Really, these two displays aren't separated by much, so the faster refresh rate wins the day for the Pixel 6.
Winner: Google Pixel 6
Google Pixel 6 vs. iPhone 13: Cameras
Both the iPhone 13 and Pixel 6 introduce significant changes to the camera hardware. In the iPhone's case, Apple opted for a bigger main lens that lets in 47% more light than the iPhone 12 did. The ultrawide angle camera also sees some low-light improvements while capturing more of the background than it did before.
Google made some changes of its own, going with a 50MP sensor as the Pixel 6's main camera. That's coupled with a 12MP ultrawide angle lens. Both phones rely on software for zooming in on subjects, with Google's Super Res Zoom feature particularly adept at filling in the details while minimizing photographic noise.
You can see how Apple's focus on improving low-light photography paid off in this shot of some Halloween decorations indoors at night. The iPhone 13's white balance is more accurate, and as a result, its camera deals with the harsh lighting with greater aplomb than the Pixel 6 did. The decorations don't pop in the iPhone's photo the way they do in the Google shot, but I dislike the warmer colors that the Pixel uses here, and find the iPhone image much more accurate.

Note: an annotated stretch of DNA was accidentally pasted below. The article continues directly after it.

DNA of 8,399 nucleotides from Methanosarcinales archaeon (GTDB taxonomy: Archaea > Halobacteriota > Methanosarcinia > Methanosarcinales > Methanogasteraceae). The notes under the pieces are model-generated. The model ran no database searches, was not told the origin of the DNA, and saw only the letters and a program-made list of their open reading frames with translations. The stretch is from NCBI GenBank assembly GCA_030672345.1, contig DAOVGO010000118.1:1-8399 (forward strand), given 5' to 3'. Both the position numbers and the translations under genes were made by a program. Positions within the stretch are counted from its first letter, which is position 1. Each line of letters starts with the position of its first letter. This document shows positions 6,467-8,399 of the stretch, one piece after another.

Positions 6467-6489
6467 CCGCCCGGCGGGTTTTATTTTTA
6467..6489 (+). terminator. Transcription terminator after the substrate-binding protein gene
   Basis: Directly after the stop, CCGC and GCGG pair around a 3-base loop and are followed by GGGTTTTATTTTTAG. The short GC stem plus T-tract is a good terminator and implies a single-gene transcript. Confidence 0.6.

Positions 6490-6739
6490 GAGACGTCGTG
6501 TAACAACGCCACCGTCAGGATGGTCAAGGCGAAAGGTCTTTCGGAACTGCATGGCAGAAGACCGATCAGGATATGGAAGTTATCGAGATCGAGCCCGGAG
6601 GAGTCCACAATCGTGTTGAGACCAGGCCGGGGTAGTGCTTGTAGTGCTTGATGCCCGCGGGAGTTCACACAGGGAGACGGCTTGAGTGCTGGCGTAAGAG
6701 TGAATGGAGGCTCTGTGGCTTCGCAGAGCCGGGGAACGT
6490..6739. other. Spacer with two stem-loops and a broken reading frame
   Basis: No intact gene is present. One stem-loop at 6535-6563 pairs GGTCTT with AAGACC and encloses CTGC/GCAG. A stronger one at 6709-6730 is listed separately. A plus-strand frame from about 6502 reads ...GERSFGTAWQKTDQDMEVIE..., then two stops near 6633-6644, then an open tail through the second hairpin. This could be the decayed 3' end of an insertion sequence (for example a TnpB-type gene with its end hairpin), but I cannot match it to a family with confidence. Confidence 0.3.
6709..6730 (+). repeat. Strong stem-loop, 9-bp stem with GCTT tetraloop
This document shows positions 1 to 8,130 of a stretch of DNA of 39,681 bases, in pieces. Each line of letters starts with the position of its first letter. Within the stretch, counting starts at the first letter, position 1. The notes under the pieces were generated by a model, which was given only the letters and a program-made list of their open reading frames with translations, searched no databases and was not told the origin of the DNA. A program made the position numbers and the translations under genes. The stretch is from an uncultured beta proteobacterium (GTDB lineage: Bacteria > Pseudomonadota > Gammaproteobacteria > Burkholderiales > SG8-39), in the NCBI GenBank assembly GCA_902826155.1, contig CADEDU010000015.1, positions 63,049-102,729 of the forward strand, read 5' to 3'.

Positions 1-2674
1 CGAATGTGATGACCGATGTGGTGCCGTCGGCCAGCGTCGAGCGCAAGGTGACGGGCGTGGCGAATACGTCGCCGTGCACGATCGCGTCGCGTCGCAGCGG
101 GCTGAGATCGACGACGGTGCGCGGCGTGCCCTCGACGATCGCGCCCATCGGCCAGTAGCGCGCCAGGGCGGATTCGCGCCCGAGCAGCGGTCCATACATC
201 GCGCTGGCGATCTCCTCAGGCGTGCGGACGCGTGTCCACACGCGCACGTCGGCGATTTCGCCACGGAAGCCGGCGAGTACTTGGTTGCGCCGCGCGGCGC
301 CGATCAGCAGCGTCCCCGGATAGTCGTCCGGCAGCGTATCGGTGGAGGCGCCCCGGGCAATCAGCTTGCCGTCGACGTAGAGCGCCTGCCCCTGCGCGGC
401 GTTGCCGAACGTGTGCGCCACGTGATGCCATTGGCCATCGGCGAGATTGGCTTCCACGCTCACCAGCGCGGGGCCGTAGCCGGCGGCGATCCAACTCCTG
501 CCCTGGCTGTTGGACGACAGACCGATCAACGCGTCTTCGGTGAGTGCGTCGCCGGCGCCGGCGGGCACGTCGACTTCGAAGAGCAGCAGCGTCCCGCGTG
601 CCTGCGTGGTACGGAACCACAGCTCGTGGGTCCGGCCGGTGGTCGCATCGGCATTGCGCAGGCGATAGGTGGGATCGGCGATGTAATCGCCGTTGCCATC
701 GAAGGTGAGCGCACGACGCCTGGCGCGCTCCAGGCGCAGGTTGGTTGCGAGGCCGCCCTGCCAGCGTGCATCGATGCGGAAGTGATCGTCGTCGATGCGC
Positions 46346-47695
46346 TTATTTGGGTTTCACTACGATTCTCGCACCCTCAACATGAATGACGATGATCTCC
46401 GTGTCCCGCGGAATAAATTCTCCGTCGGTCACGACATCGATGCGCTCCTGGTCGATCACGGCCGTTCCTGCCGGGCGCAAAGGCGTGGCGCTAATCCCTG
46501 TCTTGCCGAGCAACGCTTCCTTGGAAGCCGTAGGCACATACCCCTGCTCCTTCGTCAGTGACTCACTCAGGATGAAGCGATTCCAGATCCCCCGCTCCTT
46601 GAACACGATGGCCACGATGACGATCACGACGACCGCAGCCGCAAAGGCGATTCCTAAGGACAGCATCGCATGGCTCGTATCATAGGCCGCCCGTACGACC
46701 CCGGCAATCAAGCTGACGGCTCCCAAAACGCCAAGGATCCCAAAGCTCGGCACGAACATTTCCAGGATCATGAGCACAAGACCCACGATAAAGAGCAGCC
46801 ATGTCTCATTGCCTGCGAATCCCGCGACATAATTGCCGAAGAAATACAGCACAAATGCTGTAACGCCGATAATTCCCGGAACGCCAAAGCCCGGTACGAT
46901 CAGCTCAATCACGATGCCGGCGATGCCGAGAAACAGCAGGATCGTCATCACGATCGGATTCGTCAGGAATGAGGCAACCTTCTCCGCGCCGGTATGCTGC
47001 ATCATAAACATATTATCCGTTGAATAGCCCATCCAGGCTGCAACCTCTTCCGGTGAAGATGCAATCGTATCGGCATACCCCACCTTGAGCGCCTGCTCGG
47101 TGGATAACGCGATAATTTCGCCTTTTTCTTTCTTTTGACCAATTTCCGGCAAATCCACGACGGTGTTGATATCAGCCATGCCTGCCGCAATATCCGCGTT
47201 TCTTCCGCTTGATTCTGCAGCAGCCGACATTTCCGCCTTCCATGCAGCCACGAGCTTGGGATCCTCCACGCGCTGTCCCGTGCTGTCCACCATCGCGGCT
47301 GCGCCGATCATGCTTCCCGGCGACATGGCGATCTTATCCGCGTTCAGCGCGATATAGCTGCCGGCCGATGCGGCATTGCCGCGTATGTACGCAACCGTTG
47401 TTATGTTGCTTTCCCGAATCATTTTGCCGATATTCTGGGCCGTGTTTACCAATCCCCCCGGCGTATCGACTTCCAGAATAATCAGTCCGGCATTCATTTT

Sticking with low-light photography, the night shots captured by the Pixel 6 and iPhone 13 are evenly matched. I like how the iPhone brightened the tree leaves and highlighted the white in skull perched in one of the branches, though I'd argue the Pixel 6 presented a more accurate picture with better use of shadow. I think I'd give the edge to the iPhone on this photo — the skull seems more in focus to my eye — but the Pixel 6's shot is more than acceptable.